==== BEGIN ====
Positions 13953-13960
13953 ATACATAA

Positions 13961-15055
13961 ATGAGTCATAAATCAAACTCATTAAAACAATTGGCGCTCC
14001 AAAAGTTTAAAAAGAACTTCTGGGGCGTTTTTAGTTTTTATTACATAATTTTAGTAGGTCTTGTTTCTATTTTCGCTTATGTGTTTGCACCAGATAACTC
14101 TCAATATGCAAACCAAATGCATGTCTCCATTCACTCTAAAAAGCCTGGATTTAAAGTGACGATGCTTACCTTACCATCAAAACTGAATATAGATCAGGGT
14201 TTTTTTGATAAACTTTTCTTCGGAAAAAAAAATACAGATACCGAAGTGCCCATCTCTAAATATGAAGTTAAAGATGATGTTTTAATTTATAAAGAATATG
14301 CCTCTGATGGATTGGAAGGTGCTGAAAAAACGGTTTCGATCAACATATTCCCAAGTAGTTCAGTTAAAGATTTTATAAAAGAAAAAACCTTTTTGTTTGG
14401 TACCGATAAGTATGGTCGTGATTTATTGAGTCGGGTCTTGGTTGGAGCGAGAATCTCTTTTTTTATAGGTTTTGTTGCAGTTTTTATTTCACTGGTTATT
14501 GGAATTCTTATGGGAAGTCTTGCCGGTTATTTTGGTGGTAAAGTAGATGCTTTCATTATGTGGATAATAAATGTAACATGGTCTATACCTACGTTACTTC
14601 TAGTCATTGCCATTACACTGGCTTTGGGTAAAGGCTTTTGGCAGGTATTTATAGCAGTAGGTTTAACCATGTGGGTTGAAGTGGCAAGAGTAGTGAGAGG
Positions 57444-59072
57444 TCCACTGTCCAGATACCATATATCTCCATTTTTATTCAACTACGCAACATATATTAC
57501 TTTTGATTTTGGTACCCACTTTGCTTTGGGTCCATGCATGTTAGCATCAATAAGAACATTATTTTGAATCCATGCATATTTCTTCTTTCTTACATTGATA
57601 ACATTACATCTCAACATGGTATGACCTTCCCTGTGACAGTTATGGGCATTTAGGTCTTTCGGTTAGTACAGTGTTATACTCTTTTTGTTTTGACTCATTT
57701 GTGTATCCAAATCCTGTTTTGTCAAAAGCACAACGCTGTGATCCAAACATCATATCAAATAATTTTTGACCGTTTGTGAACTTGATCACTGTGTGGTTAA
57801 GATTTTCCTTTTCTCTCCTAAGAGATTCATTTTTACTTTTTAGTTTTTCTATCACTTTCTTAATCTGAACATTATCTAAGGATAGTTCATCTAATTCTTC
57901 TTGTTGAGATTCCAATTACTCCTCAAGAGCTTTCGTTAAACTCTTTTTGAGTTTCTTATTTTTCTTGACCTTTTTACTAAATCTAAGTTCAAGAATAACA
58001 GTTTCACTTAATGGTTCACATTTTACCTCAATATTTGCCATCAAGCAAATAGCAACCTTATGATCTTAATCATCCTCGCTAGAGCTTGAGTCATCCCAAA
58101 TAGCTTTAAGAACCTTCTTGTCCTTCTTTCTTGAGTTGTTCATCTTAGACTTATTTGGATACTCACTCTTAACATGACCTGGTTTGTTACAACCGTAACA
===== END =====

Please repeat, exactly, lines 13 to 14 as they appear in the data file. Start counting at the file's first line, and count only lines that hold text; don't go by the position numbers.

57444 TCCACTGTCCAGATACCATATATCTCCATTTTTATTCAACTACGCAACATATATTAC
57501 TTTTGATTTTGGTACCCACTTTGCTTTGGGTCCATGCATGTTAGCATCAATAAGAACATTATTTTGAATCCATGCATATTTCTTCTTTCTTACATTGATA